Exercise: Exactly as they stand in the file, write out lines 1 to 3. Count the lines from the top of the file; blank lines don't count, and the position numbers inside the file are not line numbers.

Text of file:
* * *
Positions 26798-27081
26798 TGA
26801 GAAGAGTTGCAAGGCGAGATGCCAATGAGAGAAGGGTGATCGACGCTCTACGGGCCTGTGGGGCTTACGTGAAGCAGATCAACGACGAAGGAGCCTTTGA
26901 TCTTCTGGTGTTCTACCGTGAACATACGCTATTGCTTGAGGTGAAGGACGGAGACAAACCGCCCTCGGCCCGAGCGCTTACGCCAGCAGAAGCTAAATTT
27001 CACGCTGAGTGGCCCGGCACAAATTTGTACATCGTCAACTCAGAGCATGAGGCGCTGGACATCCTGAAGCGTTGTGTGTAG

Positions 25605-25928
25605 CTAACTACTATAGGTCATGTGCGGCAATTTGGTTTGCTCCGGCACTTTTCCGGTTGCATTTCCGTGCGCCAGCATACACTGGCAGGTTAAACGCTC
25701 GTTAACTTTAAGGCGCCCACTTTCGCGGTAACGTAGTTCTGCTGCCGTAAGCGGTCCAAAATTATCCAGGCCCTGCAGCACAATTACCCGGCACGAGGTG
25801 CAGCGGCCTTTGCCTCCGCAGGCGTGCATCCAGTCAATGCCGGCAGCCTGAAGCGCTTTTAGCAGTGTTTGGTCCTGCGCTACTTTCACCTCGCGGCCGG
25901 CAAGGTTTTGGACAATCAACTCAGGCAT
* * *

Positions 26798-27081
26798 TGA
26801 GAAGAGTTGCAAGGCGAGATGCCAATGAGAGAAGGGTGATCGACGCTCTACGGGCCTGTGGGGCTTACGTGAAGCAGATCAACGACGAAGGAGCCTTTGA